2. ^ Steele, Peter, Eric Shipton: Everest and Beyond (Mountaineers' Books, ISBN 0-89886-603-0)
  3. ^ Shipton, Eric. Upon That Mountain. Hodder and Stoughton, London, 1943.
  4. ^ Steele, Peter, Eric Shipton: Everest and Beyond (Mountaineers' Books, ISBN 0-89886-603-0)
  5. ^ Shipton, Eric. That Untravelled World Hodder & Stoughton, 1969. ISBN 0-340-04330-X
  6. ^ Steele, Peter, Eric Shipton: Everest and Beyond (Mountaineers' Books, ISBN 0-89886-603-0)
  7. ^ Shipton, Eric: The Six Mountain-Travel Books Diadem Books 1985 pp796-800

External links

Further reading

  • Peter Lloyd, Shipton, Eric Earle (1907–1977), rev. Anita McConnell, Oxford Dictionary of National Biography, Oxford University Press, 2004
  • Tilman, H.W. Two Mountains and a River. Cambridge University Press, 1949.
  • Unsworth, Walt. Everest. Allen Lane, 1981.
  • Steele, Peter. Everest and Beyond. Mountaineers' Books, 1998.
  • Astill, Tony. Mount Everest : The Reconnaissance 1935. Privately Published, The Author, 2005. ISBN )0-9549201-0-4
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Quotes

Up to date as of January 14, 2010

From Wikiquote

Eric Shipton (1 August 190728 March 1977) was a Himalayan explorer and climber.

Contents

Sourced

Only an easy scramble remained and we were there, on the hitherto untrodden summit of Nelion.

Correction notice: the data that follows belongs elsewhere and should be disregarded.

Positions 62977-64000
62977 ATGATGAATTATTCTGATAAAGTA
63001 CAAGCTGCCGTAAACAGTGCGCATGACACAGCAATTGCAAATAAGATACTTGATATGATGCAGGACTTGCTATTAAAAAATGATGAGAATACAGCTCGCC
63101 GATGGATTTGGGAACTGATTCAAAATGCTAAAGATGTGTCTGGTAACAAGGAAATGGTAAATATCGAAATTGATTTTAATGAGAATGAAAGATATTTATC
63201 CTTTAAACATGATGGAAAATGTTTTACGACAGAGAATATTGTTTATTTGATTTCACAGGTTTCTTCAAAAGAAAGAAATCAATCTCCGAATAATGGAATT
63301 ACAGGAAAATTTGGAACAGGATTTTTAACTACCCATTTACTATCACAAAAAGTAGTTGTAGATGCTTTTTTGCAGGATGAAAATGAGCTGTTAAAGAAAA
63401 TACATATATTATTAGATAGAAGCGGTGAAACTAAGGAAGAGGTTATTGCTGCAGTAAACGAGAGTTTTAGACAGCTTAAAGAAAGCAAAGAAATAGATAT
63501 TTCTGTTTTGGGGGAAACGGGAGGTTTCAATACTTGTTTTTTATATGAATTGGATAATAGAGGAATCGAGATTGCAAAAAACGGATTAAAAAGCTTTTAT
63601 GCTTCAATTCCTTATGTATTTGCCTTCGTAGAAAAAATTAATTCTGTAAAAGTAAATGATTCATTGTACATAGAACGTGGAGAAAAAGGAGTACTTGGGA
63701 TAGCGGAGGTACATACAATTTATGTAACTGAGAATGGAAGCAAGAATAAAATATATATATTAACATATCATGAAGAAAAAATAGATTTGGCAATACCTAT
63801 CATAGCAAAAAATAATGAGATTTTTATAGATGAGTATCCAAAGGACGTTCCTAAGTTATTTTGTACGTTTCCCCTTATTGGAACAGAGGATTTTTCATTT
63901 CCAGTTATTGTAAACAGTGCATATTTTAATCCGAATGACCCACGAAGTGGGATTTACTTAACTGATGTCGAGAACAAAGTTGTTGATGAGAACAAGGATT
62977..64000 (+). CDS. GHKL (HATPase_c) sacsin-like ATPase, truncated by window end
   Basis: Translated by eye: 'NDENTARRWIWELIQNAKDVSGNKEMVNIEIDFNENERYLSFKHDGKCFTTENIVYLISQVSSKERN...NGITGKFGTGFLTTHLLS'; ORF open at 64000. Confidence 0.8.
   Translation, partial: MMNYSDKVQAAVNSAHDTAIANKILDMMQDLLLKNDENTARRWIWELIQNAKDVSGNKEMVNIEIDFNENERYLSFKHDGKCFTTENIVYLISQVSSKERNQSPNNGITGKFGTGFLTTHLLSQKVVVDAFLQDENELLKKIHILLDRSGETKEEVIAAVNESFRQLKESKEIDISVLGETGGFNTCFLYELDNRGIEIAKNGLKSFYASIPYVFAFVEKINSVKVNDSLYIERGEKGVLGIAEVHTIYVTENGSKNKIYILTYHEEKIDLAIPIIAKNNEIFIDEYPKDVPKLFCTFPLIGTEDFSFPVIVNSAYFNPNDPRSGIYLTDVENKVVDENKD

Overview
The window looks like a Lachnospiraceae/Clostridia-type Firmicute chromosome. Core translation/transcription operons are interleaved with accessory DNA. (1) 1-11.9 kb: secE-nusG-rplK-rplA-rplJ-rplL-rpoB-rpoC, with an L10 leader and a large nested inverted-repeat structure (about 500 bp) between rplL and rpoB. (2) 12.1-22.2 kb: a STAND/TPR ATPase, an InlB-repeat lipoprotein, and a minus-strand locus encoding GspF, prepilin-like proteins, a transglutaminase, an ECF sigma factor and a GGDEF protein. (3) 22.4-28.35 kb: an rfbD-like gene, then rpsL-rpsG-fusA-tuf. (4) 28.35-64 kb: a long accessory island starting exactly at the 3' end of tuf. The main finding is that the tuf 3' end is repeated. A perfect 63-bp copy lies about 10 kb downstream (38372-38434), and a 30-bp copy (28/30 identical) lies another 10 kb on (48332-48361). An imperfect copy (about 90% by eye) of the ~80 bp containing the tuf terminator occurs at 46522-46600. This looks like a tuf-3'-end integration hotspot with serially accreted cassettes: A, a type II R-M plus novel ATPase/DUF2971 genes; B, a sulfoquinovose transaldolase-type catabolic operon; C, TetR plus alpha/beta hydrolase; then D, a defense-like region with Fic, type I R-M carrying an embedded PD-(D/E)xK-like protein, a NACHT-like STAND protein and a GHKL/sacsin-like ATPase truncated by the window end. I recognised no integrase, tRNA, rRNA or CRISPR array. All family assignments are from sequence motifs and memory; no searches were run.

~ Eric Shipton
  • He is lucky who, in the full tide of life, has experienced a measure of the active environment he most desires. In these days of upheaval and violent change, when the basic values of to-day are the vain and shattered dreams of to-morrow, there is much to be said for a philosophy which aims at living a full life while the opportunity offers. There are few treasures of more lasting worth than the experience of a way of life that is in itself wholly satisfying. Such, after all, are the only possessions of which no fate, no cosmic catastrophe can deprive us; nothing can alter the fact if for one moment in eternity we have really lived.
    • Shipton, in Upon That Mountain, 1943
  • Only an easy scramble remained and we were there, on the hitherto untrodden summit of Nelion. ~ Eric Shipton [1]
    • Eric Shipton made the first ascent of Nelion and the second ascent of Batian in 1929.
  • ...and I longed to return to the peak to explore some of the many ridges and faces which as yet had never been attempted. I now realise how lucky I was to have had this extraordinary peak virtually to myself;... ~ Eric Shipton [1]
Few mountains have such a superb array of ridges and faces.
~ Eric Shipton
  • Few mountains have such a superb array of ridges and faces. ~ Eric Shipton [1]
  • After that I was infused with a pleasant sense of abandon. Our rope was not long enough for us to abseil down the red step, and the idea of climbing down it without support from above was not to be contemplated; therefore we just had to reach the summit. ~ Eric Shipton [1]
    • Shipton was climbing with the novice Bill Tillman on the first ascent of the difficult West Ridge Route up Batian.

Unsourced

  • I leave London absolutely shattered.
    • Writing to a friend, after being overlooked for leadership of the 1953 Everest expedition.
  • Once you tried it, it was very difficult to stop.
    • Shipton, about Mount Everest

About Eric Shipton

  • (To Eric Shipton) who had contributed a great deal to the achievement.

References

  1. a b c d Eric Shipton (1977). That Untravelled World. Illustrations by Biro (2nd edition ed.). London: Hodder and Stoughton. ISBN 0-340-21609-3.  

External links